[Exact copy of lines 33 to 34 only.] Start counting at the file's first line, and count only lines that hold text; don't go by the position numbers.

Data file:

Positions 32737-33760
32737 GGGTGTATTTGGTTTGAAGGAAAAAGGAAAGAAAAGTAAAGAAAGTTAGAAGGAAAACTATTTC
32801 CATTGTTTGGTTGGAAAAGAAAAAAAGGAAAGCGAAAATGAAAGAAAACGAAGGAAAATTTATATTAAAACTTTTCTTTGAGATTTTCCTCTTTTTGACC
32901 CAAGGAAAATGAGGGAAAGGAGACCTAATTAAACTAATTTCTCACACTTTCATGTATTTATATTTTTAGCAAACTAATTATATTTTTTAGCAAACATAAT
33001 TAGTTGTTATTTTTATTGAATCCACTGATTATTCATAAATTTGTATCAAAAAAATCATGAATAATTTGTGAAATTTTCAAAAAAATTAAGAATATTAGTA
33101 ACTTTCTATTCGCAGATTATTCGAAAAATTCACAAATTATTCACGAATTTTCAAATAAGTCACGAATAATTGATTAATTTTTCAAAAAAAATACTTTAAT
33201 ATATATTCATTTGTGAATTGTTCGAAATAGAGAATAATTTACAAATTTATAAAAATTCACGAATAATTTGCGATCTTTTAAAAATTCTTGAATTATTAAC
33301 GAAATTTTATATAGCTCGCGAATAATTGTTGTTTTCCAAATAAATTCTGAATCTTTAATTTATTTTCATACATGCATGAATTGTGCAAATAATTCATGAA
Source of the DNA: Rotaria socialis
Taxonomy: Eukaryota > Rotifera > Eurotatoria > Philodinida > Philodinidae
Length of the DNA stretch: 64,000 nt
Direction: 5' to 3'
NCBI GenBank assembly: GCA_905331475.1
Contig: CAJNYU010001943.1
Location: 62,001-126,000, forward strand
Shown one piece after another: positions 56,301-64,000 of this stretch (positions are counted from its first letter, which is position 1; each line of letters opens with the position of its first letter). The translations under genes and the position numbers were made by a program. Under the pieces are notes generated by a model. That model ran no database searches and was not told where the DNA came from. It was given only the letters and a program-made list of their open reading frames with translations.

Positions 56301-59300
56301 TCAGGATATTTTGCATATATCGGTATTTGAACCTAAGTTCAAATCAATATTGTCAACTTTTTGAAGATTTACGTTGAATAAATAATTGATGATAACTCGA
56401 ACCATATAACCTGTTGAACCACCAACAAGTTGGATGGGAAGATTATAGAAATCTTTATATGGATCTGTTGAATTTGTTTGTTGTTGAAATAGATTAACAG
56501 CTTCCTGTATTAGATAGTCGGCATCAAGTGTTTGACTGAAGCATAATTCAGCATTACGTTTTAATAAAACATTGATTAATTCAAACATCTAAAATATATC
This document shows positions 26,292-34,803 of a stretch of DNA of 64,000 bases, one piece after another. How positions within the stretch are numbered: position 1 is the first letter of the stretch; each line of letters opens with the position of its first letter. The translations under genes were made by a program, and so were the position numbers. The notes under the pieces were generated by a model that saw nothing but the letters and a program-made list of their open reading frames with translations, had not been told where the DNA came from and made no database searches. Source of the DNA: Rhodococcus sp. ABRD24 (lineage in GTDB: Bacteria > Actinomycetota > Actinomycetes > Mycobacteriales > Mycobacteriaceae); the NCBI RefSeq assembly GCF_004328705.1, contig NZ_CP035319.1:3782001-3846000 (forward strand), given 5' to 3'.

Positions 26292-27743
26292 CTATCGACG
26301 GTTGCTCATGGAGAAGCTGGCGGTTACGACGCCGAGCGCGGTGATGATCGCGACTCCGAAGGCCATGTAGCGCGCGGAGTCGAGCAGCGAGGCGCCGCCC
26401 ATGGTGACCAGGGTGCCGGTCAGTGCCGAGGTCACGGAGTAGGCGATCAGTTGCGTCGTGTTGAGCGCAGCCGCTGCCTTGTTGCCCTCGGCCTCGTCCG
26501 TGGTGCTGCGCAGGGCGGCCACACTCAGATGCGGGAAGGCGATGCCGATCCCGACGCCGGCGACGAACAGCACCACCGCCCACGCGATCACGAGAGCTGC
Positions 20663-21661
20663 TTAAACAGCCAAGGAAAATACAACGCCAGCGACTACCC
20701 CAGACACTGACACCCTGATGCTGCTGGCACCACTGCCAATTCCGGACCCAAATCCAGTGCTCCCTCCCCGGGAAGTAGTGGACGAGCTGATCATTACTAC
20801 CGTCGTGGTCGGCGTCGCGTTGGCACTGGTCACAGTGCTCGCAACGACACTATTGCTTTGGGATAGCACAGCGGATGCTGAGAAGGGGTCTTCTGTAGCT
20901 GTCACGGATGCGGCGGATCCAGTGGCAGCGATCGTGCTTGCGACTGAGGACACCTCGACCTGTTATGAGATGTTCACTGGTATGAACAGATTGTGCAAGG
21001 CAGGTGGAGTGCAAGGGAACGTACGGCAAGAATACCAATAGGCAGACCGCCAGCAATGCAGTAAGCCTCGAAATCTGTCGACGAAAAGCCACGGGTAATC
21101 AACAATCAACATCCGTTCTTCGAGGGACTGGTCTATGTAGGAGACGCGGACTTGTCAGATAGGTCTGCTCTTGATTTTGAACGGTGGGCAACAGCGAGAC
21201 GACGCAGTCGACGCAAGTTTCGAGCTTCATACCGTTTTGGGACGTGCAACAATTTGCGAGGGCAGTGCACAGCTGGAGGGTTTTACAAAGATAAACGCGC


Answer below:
21101 AACAATCAACATCCGTTCTTCGAGGGACTGGTCTATGTAGGAGACGCGGACTTGTCAGATAGGTCTGCTCTTGATTTTGAACGGTGGGCAACAGCGAGAC
21201 GACGCAGTCGACGCAAGTTTCGAGCTTCATACCGTTTTGGGACGTGCAACAATTTGCGAGGGCAGTGCACAGCTGGAGGGTTTTACAAAGATAAACGCGC